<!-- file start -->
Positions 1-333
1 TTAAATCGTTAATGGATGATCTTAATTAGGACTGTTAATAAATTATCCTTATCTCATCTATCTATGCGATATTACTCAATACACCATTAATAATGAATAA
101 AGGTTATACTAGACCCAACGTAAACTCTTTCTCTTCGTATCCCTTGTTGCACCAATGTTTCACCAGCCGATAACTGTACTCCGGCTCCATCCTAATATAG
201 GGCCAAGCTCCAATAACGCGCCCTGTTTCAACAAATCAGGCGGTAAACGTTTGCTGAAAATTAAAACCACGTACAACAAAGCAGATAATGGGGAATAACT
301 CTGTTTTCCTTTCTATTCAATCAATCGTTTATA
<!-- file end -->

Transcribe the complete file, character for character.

Positions 1-333
1 TTAAATCGTTAATGGATGATCTTAATTAGGACTGTTAATAAATTATCCTTATCTCATCTATCTATGCGATATTACTCAATACACCATTAATAATGAATAA
101 AGGTTATACTAGACCCAACGTAAACTCTTTCTCTTCGTATCCCTTGTTGCACCAATGTTTCACCAGCCGATAACTGTACTCCGGCTCCATCCTAATATAG
201 GGCCAAGCTCCAATAACGCGCCCTGTTTCAACAAATCAGGCGGTAAACGTTTGCTGAAAATTAAAACCACGTACAACAAAGCAGATAATGGGGAATAACT
301 CTGTTTTCCTTTCTATTCAATCAATCGTTTATA